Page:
The Lunar New Year Parade in Flushing, Queens kicked off the Year of the Rat with firecrackers, floats, flags, and rain. Lots of it.
The damp, cold weather, however, pushed many attendees into local establishments along the parade route. Many even sought refuge at the Queens Public Library, one of the largest public libraries in the United States.
“My grandmother is on the other side,” Win Lin said and pointed towards a cluster of umbrellas across the street. “But I am hiding here. I want to keep warm.”
Several people along the parade route wore anti-viral masks, and in the children’s section, some mothers helped kids put them on. While many new years celebrations around the world were cancelled due to fears of the spreading coronavirus, the celebration in Flushing drew thousands.
People crowded around large windows in the local library on Main St. to watch the parade, but there was plenty to see inside as well. The library hosted the Lunar New Year Celebration Concert with CBA Culture and Arts Center, a Chinese musical performing group.
“It’s the first year we have seen rain, so people are in here,” Damini Patel, adult services manager at the library, said. “People come here for the programming. We have programs for every occasion, every culture, we celebrate.”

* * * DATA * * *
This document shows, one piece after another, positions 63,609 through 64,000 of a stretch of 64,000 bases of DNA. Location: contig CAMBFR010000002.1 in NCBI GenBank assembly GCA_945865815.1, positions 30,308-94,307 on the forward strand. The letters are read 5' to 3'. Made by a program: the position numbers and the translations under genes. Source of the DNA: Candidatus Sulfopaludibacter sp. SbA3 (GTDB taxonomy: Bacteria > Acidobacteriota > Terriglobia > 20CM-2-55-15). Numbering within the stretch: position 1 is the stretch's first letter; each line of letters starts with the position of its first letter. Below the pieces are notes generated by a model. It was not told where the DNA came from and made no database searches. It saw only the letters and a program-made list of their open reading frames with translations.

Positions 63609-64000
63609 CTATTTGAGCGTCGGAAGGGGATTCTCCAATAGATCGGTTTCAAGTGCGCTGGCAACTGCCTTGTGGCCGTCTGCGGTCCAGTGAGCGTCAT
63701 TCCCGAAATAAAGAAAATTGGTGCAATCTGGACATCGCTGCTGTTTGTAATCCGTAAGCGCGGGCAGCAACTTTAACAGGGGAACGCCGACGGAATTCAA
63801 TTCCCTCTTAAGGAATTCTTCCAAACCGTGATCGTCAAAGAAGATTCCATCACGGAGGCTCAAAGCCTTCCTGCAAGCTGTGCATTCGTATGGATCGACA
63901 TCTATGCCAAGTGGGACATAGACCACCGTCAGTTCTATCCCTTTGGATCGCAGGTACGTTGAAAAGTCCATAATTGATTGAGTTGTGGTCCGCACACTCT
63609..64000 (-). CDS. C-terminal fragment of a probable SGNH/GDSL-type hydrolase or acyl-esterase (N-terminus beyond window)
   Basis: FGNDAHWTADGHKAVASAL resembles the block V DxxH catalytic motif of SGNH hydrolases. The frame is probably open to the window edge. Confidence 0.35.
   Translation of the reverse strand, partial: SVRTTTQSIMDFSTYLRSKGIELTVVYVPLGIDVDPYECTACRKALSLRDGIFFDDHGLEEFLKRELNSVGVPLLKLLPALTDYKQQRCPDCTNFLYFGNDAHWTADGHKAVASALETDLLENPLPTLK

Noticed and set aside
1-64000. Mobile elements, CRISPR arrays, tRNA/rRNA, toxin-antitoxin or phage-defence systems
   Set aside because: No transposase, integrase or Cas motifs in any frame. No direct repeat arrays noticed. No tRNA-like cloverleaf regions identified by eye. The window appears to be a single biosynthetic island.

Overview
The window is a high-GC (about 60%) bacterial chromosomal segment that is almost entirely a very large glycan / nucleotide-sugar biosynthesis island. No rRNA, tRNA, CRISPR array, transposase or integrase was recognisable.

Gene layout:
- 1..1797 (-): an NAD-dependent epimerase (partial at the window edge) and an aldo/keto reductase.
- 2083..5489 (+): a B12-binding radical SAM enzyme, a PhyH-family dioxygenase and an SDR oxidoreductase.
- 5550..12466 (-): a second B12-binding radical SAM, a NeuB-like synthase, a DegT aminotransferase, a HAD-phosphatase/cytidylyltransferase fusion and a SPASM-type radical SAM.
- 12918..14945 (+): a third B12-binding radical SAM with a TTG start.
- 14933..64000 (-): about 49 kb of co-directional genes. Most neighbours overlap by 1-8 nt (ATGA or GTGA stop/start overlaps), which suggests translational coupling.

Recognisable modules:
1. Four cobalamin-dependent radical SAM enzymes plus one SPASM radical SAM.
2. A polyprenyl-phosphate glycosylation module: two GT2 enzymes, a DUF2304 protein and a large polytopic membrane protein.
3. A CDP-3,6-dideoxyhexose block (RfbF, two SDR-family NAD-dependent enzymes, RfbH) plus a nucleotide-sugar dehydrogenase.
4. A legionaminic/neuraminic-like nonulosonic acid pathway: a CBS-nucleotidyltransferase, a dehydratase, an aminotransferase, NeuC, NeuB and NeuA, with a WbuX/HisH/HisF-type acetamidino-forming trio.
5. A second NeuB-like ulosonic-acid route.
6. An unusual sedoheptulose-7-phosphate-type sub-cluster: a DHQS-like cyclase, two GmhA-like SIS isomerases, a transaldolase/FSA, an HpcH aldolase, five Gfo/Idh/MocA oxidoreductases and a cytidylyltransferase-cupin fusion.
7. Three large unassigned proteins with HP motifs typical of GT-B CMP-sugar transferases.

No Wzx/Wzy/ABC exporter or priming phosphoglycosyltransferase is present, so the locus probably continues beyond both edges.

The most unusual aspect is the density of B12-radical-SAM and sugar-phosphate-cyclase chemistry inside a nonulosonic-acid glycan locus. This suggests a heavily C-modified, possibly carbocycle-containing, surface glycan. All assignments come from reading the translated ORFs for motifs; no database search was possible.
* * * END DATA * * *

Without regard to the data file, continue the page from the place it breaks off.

The library also celebrates the New Year by sending 40 of its employees to march in the parade each year, along with its mobile library.
“I’ve done this for three years, and it’s always a lot of fun,” said Yves Etheart, the library’s social media manager. “It went a little quicker because of the rain but people are still excited to march, and people are still excited to be here. They are still standing out there.”
Xing Fu Tang, a bubble tea shop, also drew crowds during the storm. The shop doesn’t officially launch until Feb. 2, but its owners decided to open its doors for the holiday. The line went out the door.
“It’s the happiest time of the year, and people wanted to come in,“ Jessica Chuang, the marketing agent for the shop, said. “We are happy to share in the happiness.”
The shop, Xing Fu Tang, which means happiness and sugar, also has a traditional Taiwanese fortune telling cabinet, which predicts your luck for the year. To receive a fortune, customers select a red stick from the bin below the cabinet. The sticks are numbered and correspond to a drawer in the cabinet. Each drawer contains a slip of paper with a fortune.
Another tradition thought to bring luck and to ward away misfortune is lighting firecrackers on New Years. Due to the rain, the firecracker display, which was only supposed to last five minutes, lasted longer but was cut short before it could be completed. Each grouping of firecrackers had to be lit individually with road flares.
“Rain caused tons of problems.” James Laver Jr., a pyrotechnician, said. “I could not get the fire panel lit. In New York City, you aren’t allowed to use road flares. I’m surprised they let me do it. Once everything is wet, it can get compacted and become like a bomb because it is sealed. Everything was too wet.”
Some visitors didn’t seem intimidated by the rain, though, Jamie Gonzales and his family visited a Buddhist Temple nearby to stay dry, but they returned for the firecrackers. “The rain didn’t bother us,” he said.